Team's franchise-best start, solid finish
good, not enough to garner playoff berth
By LOUIE KORAC
ST. LOUIS -- It began as the best start in franchise history. It ended with the same enthusiasm and strong play for the Blues.
However, the reason the Blues sit idly from postseason competition once again this year is everything that happened -- or didn't happen -- between start and finish.
"It's set in. We're bummed out," said winger Alex Steen, who potted his 20th goal of the season and 100th of his career in Saturday's 2-0 season finale win over Nashville. "There's no question the guys are disappointed with not being in the playoffs, considering the expectations we had on ourselves.
"I think coming into the year and the start we had, we were looking forward to some playoff games. It's such a fun time come spring time when the weather starts warming up and the playoffs are around the corner and you're in that hunt. This year, we had a tough few games at times, but I thought the guys did a great job. We played hard. That'll translate into next season."
Coming into the season, the Blues had high hopes. This was the season the Blues were supposed to bust through and serve notice to the rest of the Western Conference that they were back, back to their pre-lockout seasons of making the playoffs a regular occurrence.
It all began with so much promise after the Blues started off 9-1-2, doing what no other team in Blues history could do through 12 games of the season.
But towards the end of October, bodies began to fall -- as in injured. It started with Roman Polak, then Carlo Colaiacovo, Barret Jackman, David Perron, T.J. Oshie, Andy McDonald ... the list went on and on.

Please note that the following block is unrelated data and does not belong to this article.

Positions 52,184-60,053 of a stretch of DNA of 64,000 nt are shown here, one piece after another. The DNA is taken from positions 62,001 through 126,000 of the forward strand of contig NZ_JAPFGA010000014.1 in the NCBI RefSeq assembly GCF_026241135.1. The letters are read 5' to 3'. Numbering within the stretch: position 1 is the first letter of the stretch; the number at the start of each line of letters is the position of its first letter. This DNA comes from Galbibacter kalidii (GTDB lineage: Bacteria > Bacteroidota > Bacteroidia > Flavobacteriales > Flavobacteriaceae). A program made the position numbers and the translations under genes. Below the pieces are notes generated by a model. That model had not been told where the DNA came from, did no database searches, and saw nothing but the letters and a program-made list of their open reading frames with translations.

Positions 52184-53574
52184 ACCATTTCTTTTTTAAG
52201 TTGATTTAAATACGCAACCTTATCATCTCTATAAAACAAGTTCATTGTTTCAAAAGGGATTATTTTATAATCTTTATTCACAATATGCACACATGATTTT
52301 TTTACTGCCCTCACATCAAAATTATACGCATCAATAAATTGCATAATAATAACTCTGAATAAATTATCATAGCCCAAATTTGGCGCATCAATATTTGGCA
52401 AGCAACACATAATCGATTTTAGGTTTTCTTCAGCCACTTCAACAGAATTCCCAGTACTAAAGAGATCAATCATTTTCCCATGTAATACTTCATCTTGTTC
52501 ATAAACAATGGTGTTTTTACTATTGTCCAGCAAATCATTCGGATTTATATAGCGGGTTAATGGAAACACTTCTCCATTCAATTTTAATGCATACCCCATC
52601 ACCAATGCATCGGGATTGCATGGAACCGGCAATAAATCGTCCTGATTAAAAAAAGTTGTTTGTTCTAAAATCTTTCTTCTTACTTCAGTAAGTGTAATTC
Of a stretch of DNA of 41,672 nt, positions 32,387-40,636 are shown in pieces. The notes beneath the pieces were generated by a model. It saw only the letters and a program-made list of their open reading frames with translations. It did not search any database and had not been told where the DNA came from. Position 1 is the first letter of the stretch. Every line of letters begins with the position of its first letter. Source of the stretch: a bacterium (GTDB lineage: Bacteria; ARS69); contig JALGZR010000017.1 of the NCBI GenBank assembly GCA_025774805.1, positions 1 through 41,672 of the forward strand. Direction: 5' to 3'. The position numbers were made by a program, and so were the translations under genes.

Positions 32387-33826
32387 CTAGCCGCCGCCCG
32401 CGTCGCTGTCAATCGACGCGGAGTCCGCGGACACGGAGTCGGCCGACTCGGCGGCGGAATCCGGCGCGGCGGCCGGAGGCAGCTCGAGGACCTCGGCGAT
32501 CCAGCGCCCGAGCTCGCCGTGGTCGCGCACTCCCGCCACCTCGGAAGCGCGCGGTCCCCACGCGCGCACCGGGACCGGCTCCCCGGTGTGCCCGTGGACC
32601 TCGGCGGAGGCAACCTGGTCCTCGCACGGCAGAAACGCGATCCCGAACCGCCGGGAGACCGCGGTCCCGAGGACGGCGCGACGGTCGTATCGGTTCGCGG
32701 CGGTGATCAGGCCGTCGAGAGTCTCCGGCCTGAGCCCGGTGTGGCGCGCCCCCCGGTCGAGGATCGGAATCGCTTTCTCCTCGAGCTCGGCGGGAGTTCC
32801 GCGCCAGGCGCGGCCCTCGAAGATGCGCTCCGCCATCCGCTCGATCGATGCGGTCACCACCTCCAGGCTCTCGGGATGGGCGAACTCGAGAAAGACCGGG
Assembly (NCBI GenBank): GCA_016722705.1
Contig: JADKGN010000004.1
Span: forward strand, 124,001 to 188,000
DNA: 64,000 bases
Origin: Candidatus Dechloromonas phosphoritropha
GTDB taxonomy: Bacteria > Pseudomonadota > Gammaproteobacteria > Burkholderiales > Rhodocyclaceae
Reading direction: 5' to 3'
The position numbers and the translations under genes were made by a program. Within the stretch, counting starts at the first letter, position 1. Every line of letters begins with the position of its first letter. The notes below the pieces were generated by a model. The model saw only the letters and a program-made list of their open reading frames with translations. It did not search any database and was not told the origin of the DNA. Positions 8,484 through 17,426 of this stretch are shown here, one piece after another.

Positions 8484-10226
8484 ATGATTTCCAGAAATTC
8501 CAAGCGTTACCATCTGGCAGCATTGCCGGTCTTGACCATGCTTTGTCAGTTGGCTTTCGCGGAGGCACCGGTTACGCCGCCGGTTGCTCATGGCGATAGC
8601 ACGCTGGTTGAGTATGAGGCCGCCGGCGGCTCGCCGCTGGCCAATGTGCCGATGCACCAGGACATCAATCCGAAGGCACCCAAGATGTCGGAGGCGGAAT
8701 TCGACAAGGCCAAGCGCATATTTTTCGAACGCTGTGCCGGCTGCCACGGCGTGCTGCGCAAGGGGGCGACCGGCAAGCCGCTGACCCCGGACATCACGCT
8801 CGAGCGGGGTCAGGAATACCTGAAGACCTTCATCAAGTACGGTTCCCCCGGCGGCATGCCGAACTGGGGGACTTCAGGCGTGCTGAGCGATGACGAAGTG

As Blues bodies began to drop, so did their win total, and in the end, it led to a 38-33-11 season, good for 87 points. The Blues join the 2000-01 Phoenix Coyotes as the only teams in NHL history to not quality for the playoffs after earning at least 20 points through the first 12 team games.
"It set in about 10 games ago when you figured it would take something miraculous for us to do it," said forward David Backes, who became the first player in franchise history to collect 30 goals, 30 assists and a plus-30 rating. "Unfortunately, those feelings have led to us really doing some good things down the stretch run but it's all for naught because our season is over now."
The Blues ended their season on a 6-1-2 run, including 3-0-1 in their last four. They finished 10 points out of a playoff spot in 11th place in the Western Conference after failing to make it by five points a season ago with 90 points.
"The way we finished and the way guys have battled here and bought into how we're going to need to play, how they've supported each other, stuck up for each other ... this is a great foundation," said Blues coach Davis Payne, who completed his first full season behind the bench. "You can see these young guys that have taken a step and really feel that they can drive this thing forward."
The Blues found out that they have some pretty talented young players. Defenseman Alex Pietrangelo, the team's top pick (fourth overall) in 2007, established himself quite nicely in his first full season. So much, that the Blues felt like they could afford to deal away Erik Johnson, the top overall pick in 2006.
How about the production from Nikita Nikitin and Ian Cole, two defensemen who battled in preseason who were pressed into service after the injuries occurred. There's Kevin Shattenkirk, acquired as part of the trade with the Avalanche that sent Johnson and Jay McClement the other way. He led all rookie defensemen in assists and points this season.
Chris Stewart, also part of the Feb. 19 trade with the Avs, tallied 15 goals and 23 points in 26 games and will be teamed up with Backes to give the Blues a formidable power forward combination for years to come.